“Building Economic Resilience—Japan’s Evolving Approach to Engagement with Latin America” was the ninth in a series of Inter-American Dialogue-JALAC events considering Japan’s evolving approach to engagement with the Latin American region.
Colombian President Gustavo Petro’s visit to Beijing in October amounted to a notable — if quite small — step forward for China and Colombia.
China’s engagement across the Global South is inherently complex. Asia and Latin America Program Director, Margaret Myers, considers whether or not China has achieved the role of de facto leader of Global South nations.
Ten years on, how has the BRI evolved? And what should we expect from the initiative as it enters its second decade?
The growing divide between the United States and its G7 partners and an increasingly China-led Global South is concerning, especially as the United States looks to compete more effectively with China in Latin America, Africa, the Pacific, and beyond.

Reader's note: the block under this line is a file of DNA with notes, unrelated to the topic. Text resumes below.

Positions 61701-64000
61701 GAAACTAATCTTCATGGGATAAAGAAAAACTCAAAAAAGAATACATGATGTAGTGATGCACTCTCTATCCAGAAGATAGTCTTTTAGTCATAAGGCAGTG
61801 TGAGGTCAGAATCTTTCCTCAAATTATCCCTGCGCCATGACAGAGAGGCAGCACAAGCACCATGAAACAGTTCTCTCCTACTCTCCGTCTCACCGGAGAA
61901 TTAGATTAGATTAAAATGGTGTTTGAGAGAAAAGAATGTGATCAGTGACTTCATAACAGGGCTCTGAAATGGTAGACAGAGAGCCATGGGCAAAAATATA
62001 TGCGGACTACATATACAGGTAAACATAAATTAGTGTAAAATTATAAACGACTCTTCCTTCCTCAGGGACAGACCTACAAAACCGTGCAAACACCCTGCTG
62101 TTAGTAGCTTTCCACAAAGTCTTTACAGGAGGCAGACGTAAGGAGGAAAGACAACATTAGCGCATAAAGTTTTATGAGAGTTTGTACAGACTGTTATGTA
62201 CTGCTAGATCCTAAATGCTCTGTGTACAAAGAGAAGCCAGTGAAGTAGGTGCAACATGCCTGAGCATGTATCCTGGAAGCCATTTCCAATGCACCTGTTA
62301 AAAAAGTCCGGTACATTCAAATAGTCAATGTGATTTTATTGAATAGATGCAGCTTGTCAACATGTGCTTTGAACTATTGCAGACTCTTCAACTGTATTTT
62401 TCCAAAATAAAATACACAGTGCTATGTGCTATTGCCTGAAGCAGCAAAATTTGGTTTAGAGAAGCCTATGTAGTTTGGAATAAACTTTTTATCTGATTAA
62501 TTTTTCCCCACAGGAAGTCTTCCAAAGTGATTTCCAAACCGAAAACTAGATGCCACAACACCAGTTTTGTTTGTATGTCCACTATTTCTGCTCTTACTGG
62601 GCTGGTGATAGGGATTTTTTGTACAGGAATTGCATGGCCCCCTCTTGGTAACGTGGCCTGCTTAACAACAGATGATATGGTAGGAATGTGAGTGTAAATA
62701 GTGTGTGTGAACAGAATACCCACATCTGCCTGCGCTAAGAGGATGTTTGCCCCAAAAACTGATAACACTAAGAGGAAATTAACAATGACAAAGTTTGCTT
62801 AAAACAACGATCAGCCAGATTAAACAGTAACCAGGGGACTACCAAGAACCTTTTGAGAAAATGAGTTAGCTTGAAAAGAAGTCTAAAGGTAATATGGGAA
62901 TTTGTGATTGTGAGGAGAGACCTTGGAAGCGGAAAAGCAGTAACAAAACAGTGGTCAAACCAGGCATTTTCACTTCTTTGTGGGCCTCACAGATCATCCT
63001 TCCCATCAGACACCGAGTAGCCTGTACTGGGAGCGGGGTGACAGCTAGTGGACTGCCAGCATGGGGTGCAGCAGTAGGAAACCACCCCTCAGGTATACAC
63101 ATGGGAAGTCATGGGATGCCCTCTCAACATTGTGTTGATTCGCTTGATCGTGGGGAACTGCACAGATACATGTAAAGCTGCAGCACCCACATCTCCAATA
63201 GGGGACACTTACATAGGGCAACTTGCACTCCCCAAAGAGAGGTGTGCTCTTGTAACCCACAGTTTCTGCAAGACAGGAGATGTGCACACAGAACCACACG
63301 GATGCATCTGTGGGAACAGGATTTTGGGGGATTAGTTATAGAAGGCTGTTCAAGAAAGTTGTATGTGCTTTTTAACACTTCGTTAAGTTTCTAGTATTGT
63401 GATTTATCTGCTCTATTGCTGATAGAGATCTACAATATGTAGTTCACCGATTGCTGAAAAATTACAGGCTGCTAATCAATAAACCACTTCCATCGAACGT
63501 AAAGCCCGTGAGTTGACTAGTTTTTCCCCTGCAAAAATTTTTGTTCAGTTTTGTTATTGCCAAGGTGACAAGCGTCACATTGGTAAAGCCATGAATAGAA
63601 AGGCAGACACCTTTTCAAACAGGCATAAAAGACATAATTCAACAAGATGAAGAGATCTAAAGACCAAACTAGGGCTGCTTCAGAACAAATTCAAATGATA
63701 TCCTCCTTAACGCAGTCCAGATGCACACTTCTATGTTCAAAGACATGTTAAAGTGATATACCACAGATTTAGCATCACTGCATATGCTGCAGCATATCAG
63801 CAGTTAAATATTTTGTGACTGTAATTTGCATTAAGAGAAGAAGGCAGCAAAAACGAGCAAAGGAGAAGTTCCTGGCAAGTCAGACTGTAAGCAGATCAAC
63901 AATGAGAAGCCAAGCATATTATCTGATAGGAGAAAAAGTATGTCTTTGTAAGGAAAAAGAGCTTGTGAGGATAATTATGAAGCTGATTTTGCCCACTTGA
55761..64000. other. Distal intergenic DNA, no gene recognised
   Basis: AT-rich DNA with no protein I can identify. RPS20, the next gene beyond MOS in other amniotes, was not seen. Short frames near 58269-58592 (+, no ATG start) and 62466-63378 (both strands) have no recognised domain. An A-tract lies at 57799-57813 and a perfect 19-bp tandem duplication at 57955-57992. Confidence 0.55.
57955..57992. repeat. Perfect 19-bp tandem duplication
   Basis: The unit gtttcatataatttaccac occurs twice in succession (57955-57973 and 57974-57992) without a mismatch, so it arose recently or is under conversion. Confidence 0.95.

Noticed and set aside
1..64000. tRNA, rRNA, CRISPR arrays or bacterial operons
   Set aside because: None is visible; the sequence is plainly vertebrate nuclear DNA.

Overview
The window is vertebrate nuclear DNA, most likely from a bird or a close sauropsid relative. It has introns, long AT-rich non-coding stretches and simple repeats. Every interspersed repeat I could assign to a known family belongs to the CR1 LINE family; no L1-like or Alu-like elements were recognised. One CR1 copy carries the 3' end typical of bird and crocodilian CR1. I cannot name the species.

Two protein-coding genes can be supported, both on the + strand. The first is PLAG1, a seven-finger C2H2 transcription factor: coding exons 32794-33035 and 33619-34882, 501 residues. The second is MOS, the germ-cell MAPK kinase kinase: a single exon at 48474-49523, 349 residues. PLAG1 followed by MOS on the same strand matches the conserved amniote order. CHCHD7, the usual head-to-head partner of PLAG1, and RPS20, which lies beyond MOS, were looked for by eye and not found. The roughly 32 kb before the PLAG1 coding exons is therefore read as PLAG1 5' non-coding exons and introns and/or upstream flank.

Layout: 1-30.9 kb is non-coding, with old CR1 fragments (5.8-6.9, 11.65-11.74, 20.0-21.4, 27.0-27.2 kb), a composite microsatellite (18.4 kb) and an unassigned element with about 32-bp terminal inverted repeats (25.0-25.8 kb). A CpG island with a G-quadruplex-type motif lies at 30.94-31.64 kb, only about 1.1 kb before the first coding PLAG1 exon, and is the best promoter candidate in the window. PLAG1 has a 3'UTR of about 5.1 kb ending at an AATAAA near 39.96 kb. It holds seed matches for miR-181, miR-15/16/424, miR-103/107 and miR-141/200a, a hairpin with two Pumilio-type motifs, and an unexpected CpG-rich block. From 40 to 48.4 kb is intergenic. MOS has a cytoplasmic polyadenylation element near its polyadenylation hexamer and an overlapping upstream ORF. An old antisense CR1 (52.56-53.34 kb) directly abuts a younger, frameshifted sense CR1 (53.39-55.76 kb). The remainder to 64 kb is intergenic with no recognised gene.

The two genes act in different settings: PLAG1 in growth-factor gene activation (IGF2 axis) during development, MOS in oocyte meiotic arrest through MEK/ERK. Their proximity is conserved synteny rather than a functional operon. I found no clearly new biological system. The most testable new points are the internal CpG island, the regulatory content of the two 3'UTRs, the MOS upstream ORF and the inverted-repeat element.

The National Bureau of Asia Research interviewed Margaret Myers about the various components of the PRC’s engagement with the region, including across diplomatic, economic, and security arenas.
What are China’s strategic interests and involvement in Cuba and Latin America, and should the United States view them as national security concerns?
Director of the Carnegie Endowment’s American Statecraft Program, Chris Chivvis, spoke with Margaret Myers, director of the Asia & Latin America Program at the Inter-American Dialogue, and Matias Spektor, Dialogue member, on Washington’s strategic alternatives in its relations with Brazil.